Zen Spot #45 — Mindfulness, meditation and the legend of Checkpoint Charlie February 7, 2018 00:05
I am child of the Cold War
I’ve learned not to tell my children about anything that once existed. Never discuss a building that covers a corn field from my youth. Refuse to remark of the fistfights found at the 700 level of Veterans Stadium in the 60s and 70s. Avoid tales of warlocks thundering into the center of West Chester while their brother was on trial. Refuse to compare the price of a candy bar between then and now.
I recall listening to a radio documentary, in about 2005, that described an evening in the 1970s when warheads were close to being launched over the North Pole, on their way from Russia to the U.S. At the time, I was oblivious. As reported by the documentary, the rest of the population, even adults, was just as unknowing.
I forget why.
I was aware of a wall
It separated people in a funny way. On one side, life was lived in full color, with food and heat. On the other side, life was lived in black and white. Mostly black. Maybe dark grey. Cold. Tattered. People wanting to climb over.
My father, at one point, explained the need for desperate hungry beings to dig tunnels to escape. Like prison. He offered legends of people half-building improvised ramps to jump cars across, but had no proof. That said, how hard could a wall be to scale? Build a ladder, I thought.
He never explained No Man’s Land
It wasn’t until I opened a National Geographic and saw pictures of the eighty-yard gap between where the tangle of barbed-wire began on the eastern side, and the base of the wall jammed upward on the western side, that my opinion of No Man's Land was changed. With images of machine guns hovering, spotlights swiveling, voracious dogs waiting and land mines laid, I finally understood why people were trapped.
The story detailed death found by people with wire cutters and improvised ladders who were killed while trying to escape. Pictures, I think, showed fuzzy silhouettes running from bullets blasting dirt at their feet.
A funnel that withered down into a path across the death zone--just enough for a car to drive through, with snipers and barriers on either side--it was the only legal gateway to freedom. We could go in to the prison but they couldn’t come out.
We and they.
Almost overnight, in 1989, when I was 27, the wall fell and the death zone died. East Berlin was gone. People danced on top of a wall that, just weeks before, would have dripped blood.
Charlie died of cancer.
My son recently graduated from the Paul H. Nitze School of Advanced International Studies in Washington D.C. It is a Masters college within Johns Hopkins University.
In a very small courtyard, in the front of the college’s main building, is a piece of the Berlin Wall. It is shown above.
I’ve only visited the campus twice and, during my first visit, I walked by The Wall without notice. During my second pass, I noticed and was surprised that I hadn’t felt its presence like a soul buzz--like Radio Free Europe broadcast into my dopamine. The visceral feeling of home I expect to experience when I kiss the ground in Ireland for the first time was notably absent. The light I felt radiating from Where The Wild Things Are as a five year old was elsewhere, if anywhere.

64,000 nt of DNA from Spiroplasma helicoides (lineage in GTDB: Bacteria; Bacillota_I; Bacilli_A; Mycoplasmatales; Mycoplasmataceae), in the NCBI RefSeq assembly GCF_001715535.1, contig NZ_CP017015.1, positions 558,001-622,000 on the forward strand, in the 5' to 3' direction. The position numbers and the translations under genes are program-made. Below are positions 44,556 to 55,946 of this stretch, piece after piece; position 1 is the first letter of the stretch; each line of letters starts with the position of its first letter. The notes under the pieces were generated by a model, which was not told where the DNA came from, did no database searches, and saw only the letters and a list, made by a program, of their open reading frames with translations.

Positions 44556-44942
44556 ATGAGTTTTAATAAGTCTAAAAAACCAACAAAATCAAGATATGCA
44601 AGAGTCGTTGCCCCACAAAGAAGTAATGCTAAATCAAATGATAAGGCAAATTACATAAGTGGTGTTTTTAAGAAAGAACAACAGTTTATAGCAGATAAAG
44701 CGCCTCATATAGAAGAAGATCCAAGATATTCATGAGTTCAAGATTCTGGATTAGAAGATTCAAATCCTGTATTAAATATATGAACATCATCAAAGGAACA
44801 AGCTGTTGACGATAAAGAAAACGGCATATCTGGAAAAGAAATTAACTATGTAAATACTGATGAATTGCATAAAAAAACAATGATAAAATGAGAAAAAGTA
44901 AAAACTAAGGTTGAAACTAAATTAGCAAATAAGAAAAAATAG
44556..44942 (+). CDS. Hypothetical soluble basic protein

No. I just walked by a wall. No. I walked by the Wall. The Wall on one side of which many people died, and I couldn’t tell which side I was on. I wanted to cry. I was in awe. Sad. Happy. Confused. Focused.
I wanted to tell my son what we were standing in front of, but he already knew; he’d been walking by it every day for a full year. I wanted to implore him to understand the ICBMs and machine guns and dead people and misunderstanding and grey lives and cheap candy bars and open fields, all motivated by a desire to let him know that both nature and nurture contribute to a life.
Breathing in front of the wall
Mindfulness was nowhere to be found. Controlled breathing was elusive. My mind raced and, pursuant to a full color description, within an impossible irony, my son informed me that the former East German embassy lies just across the street from the college. I was disgusted and perplexed. On a windy day, I could have spit.
It’s awful, but I wish I had asked my son to go for a fifteen minute walk by himself that I might sit with my back against the wall, like I’ve done with so many other walls when I pursue mindfulness.
I don’t think I will ever be able to use the image in my mind’s eye as a departure point. That said, the image in my mind's eye is not a wall.
Or perhaps it is.
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What are The Four Noble Truths?
- The truth of suffering
- The truth of the origin of suffering
- The truth of the cessation of suffering
- The truth of the path to the cessation of suffering
What is The Noble Eightfold Path?
- Right view
- Right intention
- Right action
- Right speech
- Right livelihood
- Right effort
- Right mindfulness
- Right concentration
What is a Dharma Wheel?